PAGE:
New guidance on patient consent lacks substance, says expert

June 6, 2008

Proposals to overhaul the approach to obtaining patient consent lack detail, contain advice that is non-specific, and might prevent doctors from making major changes to their practice warns an editorial in this week's BMJ.

Writing in response to the publication of the General Medical Council (GMC) guidance on patient consent to be implemented in June, Professor Glyn Elwyn argues that although the guidance appears radical and urges a change in the approach to informed consent, it fails to address how doctors will do this in busy clinical settings.

The process of obtaining consent from patients for procedures such as surgical operations often just involves patients signing a piece of paper declaring that they understand the nature of the procedure and its consequences, only a few hours before an operation. This rarely provides time for patients to read or consider the information about harms and benefits. In addition, evidence shows that patients want to be given more information about risks and consequences.

According to Elwyn, although the much needed GMC guidance encourages doctors and patients to discuss procedures and treatments to help patients make more informed decisions, it lacks important finer details. For example, the guidance provides no detail about suggested risk thresholds for specifying the problem of harm, or suggestions on how to achieve balance, to tailor information, or how to explore personal preferences.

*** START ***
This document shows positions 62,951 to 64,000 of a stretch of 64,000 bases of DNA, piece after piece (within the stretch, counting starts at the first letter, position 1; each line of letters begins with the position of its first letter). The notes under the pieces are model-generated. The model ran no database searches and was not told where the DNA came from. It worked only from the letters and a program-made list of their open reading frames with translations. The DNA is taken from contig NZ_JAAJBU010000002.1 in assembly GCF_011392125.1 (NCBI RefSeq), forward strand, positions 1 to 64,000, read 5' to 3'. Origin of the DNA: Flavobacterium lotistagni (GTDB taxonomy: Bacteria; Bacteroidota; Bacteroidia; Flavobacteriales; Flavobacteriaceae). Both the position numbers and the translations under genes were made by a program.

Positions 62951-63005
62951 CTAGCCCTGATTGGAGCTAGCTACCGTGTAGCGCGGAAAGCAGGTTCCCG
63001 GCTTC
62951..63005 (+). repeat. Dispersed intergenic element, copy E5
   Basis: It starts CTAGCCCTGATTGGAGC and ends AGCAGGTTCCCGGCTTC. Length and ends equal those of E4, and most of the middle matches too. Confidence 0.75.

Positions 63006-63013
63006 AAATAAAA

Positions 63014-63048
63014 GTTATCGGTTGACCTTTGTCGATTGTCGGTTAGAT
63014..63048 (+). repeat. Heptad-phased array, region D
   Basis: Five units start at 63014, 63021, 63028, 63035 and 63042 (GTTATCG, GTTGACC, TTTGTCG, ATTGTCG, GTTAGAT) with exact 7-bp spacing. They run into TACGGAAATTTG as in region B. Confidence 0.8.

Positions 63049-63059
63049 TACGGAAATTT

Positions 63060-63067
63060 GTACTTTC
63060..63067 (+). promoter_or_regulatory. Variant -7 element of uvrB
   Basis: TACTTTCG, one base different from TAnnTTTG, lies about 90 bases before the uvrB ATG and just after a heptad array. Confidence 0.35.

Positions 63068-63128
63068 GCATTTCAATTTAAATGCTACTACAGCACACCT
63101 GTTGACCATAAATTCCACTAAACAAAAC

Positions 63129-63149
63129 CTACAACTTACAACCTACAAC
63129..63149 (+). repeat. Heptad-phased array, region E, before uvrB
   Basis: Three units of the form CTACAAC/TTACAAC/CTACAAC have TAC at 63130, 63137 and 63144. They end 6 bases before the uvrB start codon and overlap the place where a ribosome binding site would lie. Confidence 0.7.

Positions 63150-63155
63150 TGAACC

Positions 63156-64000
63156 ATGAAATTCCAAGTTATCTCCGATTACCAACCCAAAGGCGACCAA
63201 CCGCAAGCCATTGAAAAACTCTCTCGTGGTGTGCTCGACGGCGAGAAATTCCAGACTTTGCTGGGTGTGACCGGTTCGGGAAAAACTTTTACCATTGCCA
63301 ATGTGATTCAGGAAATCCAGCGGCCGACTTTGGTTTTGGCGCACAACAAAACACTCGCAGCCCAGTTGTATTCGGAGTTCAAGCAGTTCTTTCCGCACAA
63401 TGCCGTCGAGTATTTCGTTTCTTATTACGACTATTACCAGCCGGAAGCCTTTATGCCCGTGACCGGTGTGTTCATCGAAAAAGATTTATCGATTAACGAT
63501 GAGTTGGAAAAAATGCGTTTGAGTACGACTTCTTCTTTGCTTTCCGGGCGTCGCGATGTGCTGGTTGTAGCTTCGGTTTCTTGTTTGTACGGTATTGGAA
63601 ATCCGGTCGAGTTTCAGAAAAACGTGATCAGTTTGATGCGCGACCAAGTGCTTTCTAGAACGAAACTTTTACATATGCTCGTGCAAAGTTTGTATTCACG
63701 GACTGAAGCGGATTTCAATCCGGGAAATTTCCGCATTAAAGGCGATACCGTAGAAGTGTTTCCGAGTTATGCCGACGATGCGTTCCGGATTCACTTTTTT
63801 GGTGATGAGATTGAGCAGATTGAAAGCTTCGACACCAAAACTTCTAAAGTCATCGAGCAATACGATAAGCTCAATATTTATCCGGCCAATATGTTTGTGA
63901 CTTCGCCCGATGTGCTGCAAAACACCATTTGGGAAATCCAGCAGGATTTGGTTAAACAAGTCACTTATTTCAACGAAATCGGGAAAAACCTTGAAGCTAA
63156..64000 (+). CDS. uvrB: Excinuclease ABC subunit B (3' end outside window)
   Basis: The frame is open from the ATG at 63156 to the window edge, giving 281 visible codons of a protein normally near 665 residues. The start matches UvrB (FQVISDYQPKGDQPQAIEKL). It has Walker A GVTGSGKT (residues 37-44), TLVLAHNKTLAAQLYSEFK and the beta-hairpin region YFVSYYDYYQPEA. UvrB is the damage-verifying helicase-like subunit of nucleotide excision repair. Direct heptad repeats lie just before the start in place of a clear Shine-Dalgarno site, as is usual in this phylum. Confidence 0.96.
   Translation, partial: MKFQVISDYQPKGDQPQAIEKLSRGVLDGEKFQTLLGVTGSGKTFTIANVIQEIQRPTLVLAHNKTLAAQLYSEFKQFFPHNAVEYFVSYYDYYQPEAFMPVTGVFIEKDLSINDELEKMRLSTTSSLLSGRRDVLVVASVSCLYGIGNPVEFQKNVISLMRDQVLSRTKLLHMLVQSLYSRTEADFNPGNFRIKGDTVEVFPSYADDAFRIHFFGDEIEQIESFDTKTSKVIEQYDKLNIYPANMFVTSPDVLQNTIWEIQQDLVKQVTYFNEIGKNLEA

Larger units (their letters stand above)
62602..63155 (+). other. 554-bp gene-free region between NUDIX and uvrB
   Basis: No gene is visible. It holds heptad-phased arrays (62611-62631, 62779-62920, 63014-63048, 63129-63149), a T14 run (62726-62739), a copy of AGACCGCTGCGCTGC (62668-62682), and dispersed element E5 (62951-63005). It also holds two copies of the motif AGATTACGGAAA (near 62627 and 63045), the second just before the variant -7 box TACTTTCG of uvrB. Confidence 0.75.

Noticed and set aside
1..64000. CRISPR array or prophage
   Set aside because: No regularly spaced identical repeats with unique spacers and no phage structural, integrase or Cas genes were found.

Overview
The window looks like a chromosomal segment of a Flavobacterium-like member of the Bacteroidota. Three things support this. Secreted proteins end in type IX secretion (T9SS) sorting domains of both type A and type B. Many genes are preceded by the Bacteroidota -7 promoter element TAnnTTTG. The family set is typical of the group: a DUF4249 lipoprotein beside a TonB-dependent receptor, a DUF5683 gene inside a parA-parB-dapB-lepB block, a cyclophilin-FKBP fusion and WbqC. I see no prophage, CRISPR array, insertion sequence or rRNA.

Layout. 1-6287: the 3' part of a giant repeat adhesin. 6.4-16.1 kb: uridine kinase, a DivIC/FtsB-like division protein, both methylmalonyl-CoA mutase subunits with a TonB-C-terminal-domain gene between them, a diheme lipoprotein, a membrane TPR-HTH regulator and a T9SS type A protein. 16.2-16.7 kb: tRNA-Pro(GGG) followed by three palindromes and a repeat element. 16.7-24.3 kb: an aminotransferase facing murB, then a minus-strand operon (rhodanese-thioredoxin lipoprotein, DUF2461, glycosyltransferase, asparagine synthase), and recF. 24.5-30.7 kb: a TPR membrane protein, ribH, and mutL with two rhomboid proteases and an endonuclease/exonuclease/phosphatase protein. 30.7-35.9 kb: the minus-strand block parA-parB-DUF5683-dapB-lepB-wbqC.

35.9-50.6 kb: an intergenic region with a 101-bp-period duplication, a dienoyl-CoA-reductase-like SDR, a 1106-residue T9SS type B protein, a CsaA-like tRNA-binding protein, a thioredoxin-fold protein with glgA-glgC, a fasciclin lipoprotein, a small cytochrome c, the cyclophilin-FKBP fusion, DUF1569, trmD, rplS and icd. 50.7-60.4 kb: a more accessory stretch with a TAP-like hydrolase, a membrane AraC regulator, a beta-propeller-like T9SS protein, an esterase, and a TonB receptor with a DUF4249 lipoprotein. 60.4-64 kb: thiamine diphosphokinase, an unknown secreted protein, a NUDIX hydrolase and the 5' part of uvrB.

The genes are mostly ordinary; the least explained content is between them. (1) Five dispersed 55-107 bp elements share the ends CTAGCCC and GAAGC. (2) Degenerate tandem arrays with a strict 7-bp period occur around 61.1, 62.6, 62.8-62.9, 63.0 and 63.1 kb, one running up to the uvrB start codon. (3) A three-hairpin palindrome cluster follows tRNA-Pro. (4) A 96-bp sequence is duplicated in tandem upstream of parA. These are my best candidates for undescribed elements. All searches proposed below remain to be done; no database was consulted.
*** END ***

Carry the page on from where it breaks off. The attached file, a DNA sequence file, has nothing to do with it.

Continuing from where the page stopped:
Before the guidance is implemented more preparation needs to be done, he argues. Shared decision making needs to integrated into the way mutlidisciplinary teams are set up to provide care. Patients should receive information early and the process should have clearly defined steps at which information and patient preference should be considered and documented.

In addition, he says, new informative materials describing the intervention, likely outcomes and their probabilities, complete with guidance on how to clarify patients' preferences and deliberate about options should be made available.

Elwyn points out that although generating these materials will require considerable expertise and investment, there is a wealth of experience and decision support technologies and aids already available to produce such tools.

"As consent becomes increasingly regarded as a form of choice that involves a deliberate decision rather then just acceptance of professional advice, the shift to adopt decision support technologies as a means of achieving informed consent seems not only necessary, but inevitable", he concludes.

Source: British Medical Journal

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